The Compagnia dei Bardi was a Florentine banking and trading company which was started by the Bardi family, and which became one of the major medieval “super-companies” of the 14th Century.



The Bardi company was one of three major Florentine banking companies (called "super-companies" by some modern scholars) that assembled large amounts of capital and established wide-ranging, diversified business networks, doing business throughout the Mediterranean and in England.

The Bardi company traded oil and wine, and had close economic ties to southern Italy and Sicily. Their chief product, however, was high-quality woolen cloth. The Bardi were the largest of these super-companies and seem to have been 50 percent larger than their closest rival, the Peruzzi company.[1]

In 1344, at about the same time as the Peruzzi company, the Bardi company went bankrupt and the Florentine writer Giovanni Villani blamed this on the repudiation of war loans by King Edward III of England.[2] However, Villani was not an independent source; his brother was a member of the Peruzzi company that also went bankrupt.[3] Villanni said that Edward owed the Bardi 900,000 gold florins (£135,000) and the Peruzzi 600,000 (£90,000).[4] However, the Peruzzi's records show that they never had that much capital to lend Edward III. Edward did not default on all his loans and repaid some with cash and others with royal grants of wool, a principal export of the English economy at the time.

At the time Florence was going through a period of internal disputes and the third largest financial company, the Acciaiuoli, also went bankrupt and they did not lend any money to Edward. What loans Edward III did default on are likely only to have contributed to the financial problems in Florence, not caused them. The bankruptcy of the Bardi and Peruzzi companies marked the decline of the medieval super-companies.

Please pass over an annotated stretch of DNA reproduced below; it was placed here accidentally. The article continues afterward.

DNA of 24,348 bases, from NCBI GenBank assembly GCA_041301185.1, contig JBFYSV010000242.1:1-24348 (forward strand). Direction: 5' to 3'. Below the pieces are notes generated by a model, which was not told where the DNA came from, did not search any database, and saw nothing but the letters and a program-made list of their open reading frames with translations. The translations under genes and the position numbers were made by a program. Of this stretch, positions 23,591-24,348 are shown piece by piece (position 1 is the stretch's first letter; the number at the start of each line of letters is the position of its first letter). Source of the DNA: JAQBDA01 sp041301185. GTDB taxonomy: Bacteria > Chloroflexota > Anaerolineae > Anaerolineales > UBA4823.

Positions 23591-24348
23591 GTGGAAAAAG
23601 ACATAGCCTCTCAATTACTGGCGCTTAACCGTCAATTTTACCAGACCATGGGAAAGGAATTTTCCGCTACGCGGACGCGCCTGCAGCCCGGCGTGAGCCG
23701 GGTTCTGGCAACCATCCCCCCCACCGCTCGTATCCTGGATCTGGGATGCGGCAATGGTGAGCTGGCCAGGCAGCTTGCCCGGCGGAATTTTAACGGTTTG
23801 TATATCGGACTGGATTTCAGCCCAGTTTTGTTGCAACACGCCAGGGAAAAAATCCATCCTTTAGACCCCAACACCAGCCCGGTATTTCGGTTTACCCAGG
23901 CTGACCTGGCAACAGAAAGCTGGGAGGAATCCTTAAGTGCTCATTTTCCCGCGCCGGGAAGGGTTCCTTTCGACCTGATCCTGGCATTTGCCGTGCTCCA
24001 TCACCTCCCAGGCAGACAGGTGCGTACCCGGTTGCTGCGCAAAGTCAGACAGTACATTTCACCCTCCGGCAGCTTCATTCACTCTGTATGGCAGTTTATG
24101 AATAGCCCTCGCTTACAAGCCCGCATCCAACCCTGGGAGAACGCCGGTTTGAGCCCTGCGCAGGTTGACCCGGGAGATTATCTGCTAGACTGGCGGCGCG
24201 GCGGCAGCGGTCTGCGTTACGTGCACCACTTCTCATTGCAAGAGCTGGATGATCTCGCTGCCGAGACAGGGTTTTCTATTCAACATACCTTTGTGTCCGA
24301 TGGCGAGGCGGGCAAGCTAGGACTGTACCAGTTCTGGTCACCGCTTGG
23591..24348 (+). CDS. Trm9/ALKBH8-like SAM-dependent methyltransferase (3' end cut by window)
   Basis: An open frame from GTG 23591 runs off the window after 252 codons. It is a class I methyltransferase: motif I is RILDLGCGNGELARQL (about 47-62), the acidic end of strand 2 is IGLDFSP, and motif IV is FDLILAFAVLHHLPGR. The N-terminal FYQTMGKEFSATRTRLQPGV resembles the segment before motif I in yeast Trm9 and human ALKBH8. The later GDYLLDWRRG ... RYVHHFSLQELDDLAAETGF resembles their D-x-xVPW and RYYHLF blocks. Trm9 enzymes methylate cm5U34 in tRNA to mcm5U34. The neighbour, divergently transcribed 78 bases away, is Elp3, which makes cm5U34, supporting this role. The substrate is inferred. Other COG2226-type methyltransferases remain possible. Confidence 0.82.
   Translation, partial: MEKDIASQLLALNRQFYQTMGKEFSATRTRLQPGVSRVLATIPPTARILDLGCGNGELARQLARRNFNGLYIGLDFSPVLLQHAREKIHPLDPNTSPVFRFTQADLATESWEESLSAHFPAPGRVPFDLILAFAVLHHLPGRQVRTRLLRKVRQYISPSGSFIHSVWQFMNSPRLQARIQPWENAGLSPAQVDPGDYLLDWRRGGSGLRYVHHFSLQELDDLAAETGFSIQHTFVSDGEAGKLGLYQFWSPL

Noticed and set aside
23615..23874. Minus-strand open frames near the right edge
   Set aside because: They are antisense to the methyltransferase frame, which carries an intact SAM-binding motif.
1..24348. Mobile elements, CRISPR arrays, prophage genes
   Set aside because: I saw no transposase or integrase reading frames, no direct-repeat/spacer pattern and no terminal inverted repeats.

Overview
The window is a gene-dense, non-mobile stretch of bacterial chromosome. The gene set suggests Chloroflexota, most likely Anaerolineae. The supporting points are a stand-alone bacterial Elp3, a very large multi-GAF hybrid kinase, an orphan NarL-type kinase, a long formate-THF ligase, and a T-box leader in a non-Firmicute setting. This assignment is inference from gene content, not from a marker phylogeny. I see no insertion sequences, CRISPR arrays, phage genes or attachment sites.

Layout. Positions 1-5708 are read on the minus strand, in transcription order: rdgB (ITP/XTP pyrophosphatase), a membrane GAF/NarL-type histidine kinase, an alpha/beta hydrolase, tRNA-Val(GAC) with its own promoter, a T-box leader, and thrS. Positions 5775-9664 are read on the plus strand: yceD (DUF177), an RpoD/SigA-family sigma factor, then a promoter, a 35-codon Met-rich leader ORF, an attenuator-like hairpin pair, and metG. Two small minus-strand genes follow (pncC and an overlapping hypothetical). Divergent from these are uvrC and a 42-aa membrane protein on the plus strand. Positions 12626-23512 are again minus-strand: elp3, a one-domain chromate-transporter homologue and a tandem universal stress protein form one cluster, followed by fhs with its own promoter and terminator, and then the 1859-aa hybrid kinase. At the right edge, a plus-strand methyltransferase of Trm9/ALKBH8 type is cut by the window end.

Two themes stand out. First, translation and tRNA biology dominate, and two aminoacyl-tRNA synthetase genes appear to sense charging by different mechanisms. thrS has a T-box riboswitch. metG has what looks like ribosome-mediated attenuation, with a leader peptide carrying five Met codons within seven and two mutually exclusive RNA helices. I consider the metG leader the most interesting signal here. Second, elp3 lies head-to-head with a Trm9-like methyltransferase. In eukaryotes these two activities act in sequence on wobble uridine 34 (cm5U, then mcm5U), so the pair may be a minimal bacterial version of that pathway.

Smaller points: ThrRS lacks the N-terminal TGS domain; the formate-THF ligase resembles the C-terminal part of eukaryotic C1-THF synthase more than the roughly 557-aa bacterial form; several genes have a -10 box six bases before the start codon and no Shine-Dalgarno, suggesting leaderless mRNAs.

The Bardi company survived bankruptcy and subsequently provided significant funding for several of the voyages of discovery to the Americas.[5] For a time, both the celebrated medieval author, Giovanni Boccaccio, and his father Boccaccino di Chellino, worked for the Bardi company.[6]

Further reading


The operations of the Bardi company (along with the other "super-companies") are discussed in:

  • Hunt, Edwin S. The Medieval Super-companies: A Study of the Peruzzi Company of Florence. Cambridge University Press, 1994.
  • Hunt & Murray, A History of Business in Medieval Europe, 1200-1550, Cambridge University Press, 1999 (especially chapter 5).


  1. ^ Hunt & Murray, A History of Business in Medieval Europe, 1200-1550, 104-5.
  2. ^ Williams, Hywel (2005). Cassell's Chronology of World History. ISBN 0-304-35730-8.
  3. ^ Hunt, Edwin (1990). "Dealings of the Bardi and Peruzzi", Journal of Economic History, 50, 1.
  4. ^ 1340 conversion rate used of a florin to 3s; Hunt, Edwin (1990)
  5. ^ Italian merchants funded England's discovery of North America Eurekalert April 30, 2012
  6. ^ Boccaccio, Giovanni (2013). Rebhorn, Wayne A. (ed.). The Decameron. New York, NY: W.W. Norton & Company. pp. xxvi–xxviii. ISBN 978-0-393-06930-3.